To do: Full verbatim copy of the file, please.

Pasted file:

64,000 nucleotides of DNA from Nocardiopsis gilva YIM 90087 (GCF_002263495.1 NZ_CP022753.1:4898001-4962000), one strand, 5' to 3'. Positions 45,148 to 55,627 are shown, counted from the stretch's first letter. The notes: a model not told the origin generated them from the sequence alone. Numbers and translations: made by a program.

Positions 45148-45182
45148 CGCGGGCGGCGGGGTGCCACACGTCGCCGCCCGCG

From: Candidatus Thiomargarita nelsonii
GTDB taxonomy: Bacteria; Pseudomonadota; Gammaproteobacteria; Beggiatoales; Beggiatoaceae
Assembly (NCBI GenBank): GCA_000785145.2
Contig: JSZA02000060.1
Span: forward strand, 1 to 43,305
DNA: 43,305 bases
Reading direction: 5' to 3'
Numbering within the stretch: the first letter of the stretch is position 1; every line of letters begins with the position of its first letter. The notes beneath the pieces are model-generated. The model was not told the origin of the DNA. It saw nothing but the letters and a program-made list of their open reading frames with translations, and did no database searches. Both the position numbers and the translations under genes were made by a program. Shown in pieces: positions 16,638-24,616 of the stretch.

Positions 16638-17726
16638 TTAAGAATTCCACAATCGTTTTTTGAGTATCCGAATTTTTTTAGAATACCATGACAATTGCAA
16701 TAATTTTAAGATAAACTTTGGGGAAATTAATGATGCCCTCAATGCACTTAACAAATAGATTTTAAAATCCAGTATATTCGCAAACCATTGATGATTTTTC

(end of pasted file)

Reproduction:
64,000 nucleotides of DNA from Nocardiopsis gilva YIM 90087 (GCF_002263495.1 NZ_CP022753.1:4898001-4962000), one strand, 5' to 3'. Positions 45,148 to 55,627 are shown, counted from the stretch's first letter. The notes: a model not told the origin generated them from the sequence alone. Numbers and translations: made by a program.

Positions 45148-45182
45148 CGCGGGCGGCGGGGTGCCACACGTCGCCGCCCGCG

From: Candidatus Thiomargarita nelsonii
GTDB taxonomy: Bacteria; Pseudomonadota; Gammaproteobacteria; Beggiatoales; Beggiatoaceae
Assembly (NCBI GenBank): GCA_000785145.2
Contig: JSZA02000060.1
Span: forward strand, 1 to 43,305
DNA: 43,305 bases
Reading direction: 5' to 3'
Numbering within the stretch: the first letter of the stretch is position 1; every line of letters begins with the position of its first letter. The notes beneath the pieces are model-generated. The model was not told the origin of the DNA. It saw nothing but the letters and a program-made list of their open reading frames with translations, and did no database searches. Both the position numbers and the translations under genes were made by a program. Shown in pieces: positions 16,638-24,616 of the stretch.

Positions 16638-17726
16638 TTAAGAATTCCACAATCGTTTTTTGAGTATCCGAATTTTTTTAGAATACCATGACAATTGCAA
16701 TAATTTTAAGATAAACTTTGGGGAAATTAATGATGCCCTCAATGCACTTAACAAATAGATTTTAAAATCCAGTATATTCGCAAACCATTGATGATTTTTC